owners themselves. Remember that you are going to the local 14
year old who understands the complexities of the systems better
than you do. And that is the same problem that law enforcement has,
they will not invest the time, money or effort and don't have the
time money or effort available to investigate every computer
First when you go attack a system, you have the advantage to take
control and use all sorts of devious methods that range from Tech
support & social engineering to direct physical attack to just
outright banging on the IP door and breaking into the network. It
is most enjoyable to see such things happen and to then gain
access through the easiest means possible. But in the real world,
it is far easier than the security materials providers care to
really think about. Boxes put in place to so-call secure the
network still have gaping holes that allow any interloper to gain
access, but makes it easy to gain entry for a skilled professional.
In today's security environment, the advantages of a skilled
professional, be it for the betterment of the companies' information security or for the invasion of a companies database, has become so much childs play these days due to the multitude of scripts, known flaws and the loss of true dedication to the cause.
W2K: 5) How do you make your money these days?
CapZap: A very interesting question indeed! Retired in some respects,
active and hearty and hale in other respects and well just keeping
my fingers in so many pies. I still do investigations and consulting
for a number of international clients. It is now so much easier
to do the consulting with tele-consulting and information transfer
with high speed networks so readily available these days. In
addition, I have just completed a British video series for the
Discovery Channel on Information Security, completing a number
of interview requests like this one and writing my 4th book on
security issues and the ever-changing aspects of the internet,
completing a paper for publication in the near future titled "A
Madman's view of Terrorism!" on a major International Terrorism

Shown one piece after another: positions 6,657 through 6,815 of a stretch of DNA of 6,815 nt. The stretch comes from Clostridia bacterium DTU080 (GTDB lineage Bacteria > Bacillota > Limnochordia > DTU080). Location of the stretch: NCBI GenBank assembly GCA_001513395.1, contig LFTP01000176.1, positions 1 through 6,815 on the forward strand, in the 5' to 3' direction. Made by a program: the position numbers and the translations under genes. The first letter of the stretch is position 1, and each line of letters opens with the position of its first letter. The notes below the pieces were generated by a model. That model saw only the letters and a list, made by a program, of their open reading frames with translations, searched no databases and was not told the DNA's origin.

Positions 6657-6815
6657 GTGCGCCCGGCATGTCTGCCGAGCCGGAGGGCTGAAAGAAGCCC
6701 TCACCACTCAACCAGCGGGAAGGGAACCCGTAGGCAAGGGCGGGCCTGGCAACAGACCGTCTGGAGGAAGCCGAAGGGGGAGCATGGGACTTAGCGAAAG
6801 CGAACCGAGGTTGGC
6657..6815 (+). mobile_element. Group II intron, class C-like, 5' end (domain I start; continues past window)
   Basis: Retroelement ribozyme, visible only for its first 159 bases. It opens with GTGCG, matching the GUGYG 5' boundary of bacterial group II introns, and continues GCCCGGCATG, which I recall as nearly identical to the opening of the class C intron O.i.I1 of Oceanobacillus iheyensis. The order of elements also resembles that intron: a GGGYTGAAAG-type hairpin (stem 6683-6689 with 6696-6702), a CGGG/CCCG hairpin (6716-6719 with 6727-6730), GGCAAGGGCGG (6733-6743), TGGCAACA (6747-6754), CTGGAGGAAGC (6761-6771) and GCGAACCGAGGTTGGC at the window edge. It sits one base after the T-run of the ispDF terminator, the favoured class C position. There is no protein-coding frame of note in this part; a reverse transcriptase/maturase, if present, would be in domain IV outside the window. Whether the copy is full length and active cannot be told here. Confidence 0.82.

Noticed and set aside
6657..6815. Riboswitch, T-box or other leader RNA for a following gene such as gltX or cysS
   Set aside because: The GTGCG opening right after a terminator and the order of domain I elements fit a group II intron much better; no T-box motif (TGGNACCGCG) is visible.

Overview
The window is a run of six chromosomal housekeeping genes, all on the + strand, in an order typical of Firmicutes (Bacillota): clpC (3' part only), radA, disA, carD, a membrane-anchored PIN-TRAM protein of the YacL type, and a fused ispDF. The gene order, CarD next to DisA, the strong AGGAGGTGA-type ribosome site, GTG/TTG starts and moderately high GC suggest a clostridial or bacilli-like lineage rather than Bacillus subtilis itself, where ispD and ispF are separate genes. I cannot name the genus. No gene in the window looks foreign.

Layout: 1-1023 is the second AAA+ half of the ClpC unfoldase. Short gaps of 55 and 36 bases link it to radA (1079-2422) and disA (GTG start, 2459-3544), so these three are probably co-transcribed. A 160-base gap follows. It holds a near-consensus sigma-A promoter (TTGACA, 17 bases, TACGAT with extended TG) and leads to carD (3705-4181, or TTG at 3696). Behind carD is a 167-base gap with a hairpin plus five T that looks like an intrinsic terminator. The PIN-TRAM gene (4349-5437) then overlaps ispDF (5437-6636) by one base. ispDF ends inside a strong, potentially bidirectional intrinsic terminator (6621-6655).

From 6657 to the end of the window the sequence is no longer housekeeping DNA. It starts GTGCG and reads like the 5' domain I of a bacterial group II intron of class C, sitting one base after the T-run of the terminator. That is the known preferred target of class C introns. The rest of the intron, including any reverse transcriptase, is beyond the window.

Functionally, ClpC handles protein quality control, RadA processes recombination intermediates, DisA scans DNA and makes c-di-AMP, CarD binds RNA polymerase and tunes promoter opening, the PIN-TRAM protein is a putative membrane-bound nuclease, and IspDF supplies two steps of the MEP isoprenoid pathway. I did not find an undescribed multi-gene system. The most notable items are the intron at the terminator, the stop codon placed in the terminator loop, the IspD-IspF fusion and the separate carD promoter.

and Information Warfare Website and in addition for a major
print publication, operating part time, an HVAC firm in Florida,
what a lucrative market that is; and being in early retirement
in sunny Florida out fishing on the D.J.6 on the Gulf Coast for
most respects, most days. Times have changed so much and the
advent of cell phones and day trading and stocks is now my daily
play job too. And computers have even made that job automated for
the most part. It is a very interesting lucrative and exciting
mix to say the very least.
W2K 6) What is the ONE thing you would advise W2Knews subscribers
to help them protect against hacker penetration?
CapZap: Due to companies' antiquated views of security and such
programs being static in nature and budget, it behooves any firm
to examine the needs of security on a dynamic basis every quarter
and more. Users and systems are a dynamic environment and ever-changing in profiles and data streams. Systems attacks are S.O.P. today and well you have to have a brain to stay on top of things. I would really suggest that a hacker viewpoint be established to attack the systems everyday with all of the tools that are available to all from the net. Why not have an office of systems in security research with a dedicated person who does nothing but surf the web
each and every day, looking for ways to break any and all systems
of the companies' environment. This includes any systems or support
structure that has any form of intelligence and connections to the
real world. The HVAC, the water systems, internal electrical grid,
back-up systems, telecommunications, physical electronic and
logical plant, waste management and document destruction; and
anything else that can be used as a possible information, weapon
or intelligence gathering resource. If you don't have a clue by
now as to what you are up against, and that is the entire world,
then you need to go sit in your box and close the lid and die.
And with that I bid you a fond farewell, for the fish are calling
and I don?t want to miss the tide. It's off to the Gulf of Mexico
and another day of laptop / cell phone, stocks and fishing fun.
Ian A. (Capt. Zap) Murphy, President & CEIO
IAM / Secure Data Systems, Inc
"Everyone is into computers! Who is in yours???????"?